State v. Martinez-Castellanos, No. 20130432-CA

CourtUtah Court of Appeals
Writing for the CourtROTH, Judge
Citation389 P.3d 432
Parties STATE of Utah, Appellee, v. Abisai MARTINEZ-CASTELLANOS, Appellant.
Docket NumberNo. 20130432-CA
Decision Date20 January 2017

389 P.3d 432

STATE of Utah, Appellee,
v.
Abisai MARTINEZ-CASTELLANOS, Appellant.

No. 20130432-CA

Court of Appeals of Utah.

Filed January 20, 2017


Linda M. Jones, Salt Lake City and Noella A. Sudbury, Attorneys for Appellant.

Sean D. Reyes and Christopher D. Ballard, Salt Lake City, Attorneys for Appellee.

Judge Stephen L. Roth authored this Opinion, in which Judge Kate A. Toomey concurred. Judge Gregory K. Orme concurred in part and concurred in the result in part, with opinion, to which Judge Roth filed a separate response.

Opinion

ROTH, Judge:

¶1 Abisai Martinez-Castellanos appeals his convictions for two counts of possession or use of a controlled substance, Utah Code Ann. § 58-37-8(2)(b)(ii) (LexisNexis 2012), one count of possession of drug paraphernalia, id. § 58-37a-5, and one count of driving with a controlled substance in the body, id. § 41-6a-517 (2014). Because of the cumulative effect of several errors, our confidence that Martinez-Castellanos received a fair trial is undermined. We vacate his convictions and remand for a new trial.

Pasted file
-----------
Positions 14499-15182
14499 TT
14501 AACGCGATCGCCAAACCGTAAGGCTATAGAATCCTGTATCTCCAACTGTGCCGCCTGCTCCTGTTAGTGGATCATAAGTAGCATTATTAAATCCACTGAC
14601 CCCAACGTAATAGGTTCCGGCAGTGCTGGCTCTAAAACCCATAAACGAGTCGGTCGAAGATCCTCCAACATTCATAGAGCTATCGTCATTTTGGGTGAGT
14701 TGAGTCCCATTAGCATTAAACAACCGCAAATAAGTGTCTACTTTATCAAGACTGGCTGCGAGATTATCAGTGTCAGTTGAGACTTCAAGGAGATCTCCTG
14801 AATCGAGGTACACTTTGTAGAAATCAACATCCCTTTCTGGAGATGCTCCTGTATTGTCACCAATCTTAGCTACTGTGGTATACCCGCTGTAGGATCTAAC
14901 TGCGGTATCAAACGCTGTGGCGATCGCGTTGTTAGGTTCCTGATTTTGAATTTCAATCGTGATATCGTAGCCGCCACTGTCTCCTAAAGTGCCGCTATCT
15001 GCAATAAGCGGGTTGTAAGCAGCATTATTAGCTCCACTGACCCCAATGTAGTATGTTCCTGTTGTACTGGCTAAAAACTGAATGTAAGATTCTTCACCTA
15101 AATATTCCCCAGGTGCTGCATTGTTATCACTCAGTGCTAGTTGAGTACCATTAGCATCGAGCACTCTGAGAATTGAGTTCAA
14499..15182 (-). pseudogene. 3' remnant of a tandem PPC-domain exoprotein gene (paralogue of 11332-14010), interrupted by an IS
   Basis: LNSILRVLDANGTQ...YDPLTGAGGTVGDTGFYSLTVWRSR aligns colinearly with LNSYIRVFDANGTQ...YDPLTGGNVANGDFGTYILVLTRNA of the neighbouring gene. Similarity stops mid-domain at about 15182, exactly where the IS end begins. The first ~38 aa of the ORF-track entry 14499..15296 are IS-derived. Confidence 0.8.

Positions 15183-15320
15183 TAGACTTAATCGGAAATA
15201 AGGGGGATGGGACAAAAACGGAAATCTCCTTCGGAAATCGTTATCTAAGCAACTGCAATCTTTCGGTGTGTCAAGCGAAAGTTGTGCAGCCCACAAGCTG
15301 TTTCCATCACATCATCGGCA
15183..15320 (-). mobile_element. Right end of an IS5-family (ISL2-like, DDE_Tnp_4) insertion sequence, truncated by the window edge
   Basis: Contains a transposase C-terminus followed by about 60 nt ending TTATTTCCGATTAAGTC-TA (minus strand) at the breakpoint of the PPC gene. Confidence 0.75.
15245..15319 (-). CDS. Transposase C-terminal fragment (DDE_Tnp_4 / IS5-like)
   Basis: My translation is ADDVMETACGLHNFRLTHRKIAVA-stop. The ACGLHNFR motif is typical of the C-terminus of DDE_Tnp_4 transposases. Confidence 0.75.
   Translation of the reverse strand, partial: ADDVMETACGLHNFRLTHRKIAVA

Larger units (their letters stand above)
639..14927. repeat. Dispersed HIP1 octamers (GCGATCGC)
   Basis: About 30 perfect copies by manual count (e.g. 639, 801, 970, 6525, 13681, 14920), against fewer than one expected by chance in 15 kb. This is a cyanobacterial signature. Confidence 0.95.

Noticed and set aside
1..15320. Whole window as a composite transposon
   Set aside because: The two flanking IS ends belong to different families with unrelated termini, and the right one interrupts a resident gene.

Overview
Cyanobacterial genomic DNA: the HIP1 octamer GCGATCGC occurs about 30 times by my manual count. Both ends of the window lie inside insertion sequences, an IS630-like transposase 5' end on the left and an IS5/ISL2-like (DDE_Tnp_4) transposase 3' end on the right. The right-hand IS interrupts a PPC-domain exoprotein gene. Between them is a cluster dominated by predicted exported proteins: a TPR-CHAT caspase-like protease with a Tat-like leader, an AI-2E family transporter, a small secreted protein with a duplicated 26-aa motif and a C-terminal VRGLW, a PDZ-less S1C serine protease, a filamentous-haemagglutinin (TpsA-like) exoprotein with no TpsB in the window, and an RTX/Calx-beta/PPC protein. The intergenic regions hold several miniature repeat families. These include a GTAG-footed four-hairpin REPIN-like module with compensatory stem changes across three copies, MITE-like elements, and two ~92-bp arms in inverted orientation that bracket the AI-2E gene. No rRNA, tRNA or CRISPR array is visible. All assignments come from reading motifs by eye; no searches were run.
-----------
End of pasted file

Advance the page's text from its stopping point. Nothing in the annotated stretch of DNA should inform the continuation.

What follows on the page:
BACKGROUND1

The Traffic Stop

¶2 In June 2010, Martinez-Castellanos was driving his car on Interstate 15 in central Utah. From the other side of the interstate where he was completing a traffic stop, a Utah Highway Patrol trooper observed Martinez-Castellanos' car traveling northbound. The trooper got in his patrol car and, without turning off his emergency lights from the prior stop, crossed the median and accelerated

389 P.3d 437

to close the distance between himself and Martinez-Castellanos. When he got closer, the trooper saw that Martinez-Castellanos had California license plates and that the rear license plate had only one registration sticker. According to the trooper, California law required two registration stickers on the license plate—one for the month and one for the year.